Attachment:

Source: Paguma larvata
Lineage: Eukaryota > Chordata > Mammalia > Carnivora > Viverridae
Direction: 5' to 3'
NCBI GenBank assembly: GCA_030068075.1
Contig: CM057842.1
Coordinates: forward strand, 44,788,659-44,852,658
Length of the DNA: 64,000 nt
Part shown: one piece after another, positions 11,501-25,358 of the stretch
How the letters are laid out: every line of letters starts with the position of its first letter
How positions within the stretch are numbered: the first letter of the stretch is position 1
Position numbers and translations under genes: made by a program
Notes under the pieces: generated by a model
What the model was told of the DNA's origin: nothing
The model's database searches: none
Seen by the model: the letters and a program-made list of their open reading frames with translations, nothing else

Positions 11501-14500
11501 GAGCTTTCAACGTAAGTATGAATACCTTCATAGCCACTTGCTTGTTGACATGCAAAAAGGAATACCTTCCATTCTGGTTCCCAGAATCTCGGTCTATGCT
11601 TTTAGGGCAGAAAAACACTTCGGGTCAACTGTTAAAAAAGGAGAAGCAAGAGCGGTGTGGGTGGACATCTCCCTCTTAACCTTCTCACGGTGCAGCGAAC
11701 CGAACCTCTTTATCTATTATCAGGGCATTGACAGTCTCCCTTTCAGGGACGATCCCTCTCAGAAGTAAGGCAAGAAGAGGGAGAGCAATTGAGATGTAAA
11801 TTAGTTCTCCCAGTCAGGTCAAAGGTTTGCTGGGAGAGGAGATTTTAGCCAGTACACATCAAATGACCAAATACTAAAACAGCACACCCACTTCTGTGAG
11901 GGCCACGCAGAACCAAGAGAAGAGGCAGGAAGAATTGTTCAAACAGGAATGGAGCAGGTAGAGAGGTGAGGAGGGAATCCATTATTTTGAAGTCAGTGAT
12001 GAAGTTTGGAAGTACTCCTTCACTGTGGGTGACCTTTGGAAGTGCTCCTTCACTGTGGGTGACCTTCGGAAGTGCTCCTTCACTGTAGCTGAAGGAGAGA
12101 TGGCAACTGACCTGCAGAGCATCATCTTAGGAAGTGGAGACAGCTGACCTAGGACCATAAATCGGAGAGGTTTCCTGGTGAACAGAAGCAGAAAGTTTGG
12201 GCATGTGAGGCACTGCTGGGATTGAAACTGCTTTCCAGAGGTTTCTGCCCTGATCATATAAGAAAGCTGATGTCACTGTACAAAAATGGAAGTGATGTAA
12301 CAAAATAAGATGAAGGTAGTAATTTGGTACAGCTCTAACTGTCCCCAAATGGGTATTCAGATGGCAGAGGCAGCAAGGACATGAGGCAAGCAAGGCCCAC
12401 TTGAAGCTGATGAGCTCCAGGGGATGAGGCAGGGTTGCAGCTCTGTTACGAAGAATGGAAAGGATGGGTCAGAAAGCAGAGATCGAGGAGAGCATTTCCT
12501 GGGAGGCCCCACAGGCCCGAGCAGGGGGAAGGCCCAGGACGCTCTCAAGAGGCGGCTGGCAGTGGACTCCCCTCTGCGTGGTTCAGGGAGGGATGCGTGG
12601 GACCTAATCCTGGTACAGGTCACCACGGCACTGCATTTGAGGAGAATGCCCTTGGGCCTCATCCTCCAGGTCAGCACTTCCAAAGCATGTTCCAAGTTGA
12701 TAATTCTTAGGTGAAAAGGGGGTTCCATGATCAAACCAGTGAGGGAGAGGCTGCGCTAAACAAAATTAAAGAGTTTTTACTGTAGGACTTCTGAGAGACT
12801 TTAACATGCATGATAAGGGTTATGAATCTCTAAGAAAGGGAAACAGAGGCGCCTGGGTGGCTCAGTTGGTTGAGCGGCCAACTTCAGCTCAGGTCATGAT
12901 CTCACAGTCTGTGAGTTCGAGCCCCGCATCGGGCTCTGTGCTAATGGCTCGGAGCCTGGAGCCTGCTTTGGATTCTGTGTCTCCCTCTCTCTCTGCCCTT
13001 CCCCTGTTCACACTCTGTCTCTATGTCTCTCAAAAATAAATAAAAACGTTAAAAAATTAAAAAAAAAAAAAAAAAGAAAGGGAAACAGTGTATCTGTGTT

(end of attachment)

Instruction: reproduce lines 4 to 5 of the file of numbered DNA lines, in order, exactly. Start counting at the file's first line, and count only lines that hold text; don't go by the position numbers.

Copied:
NCBI GenBank assembly: GCA_030068075.1
Contig: CM057842.1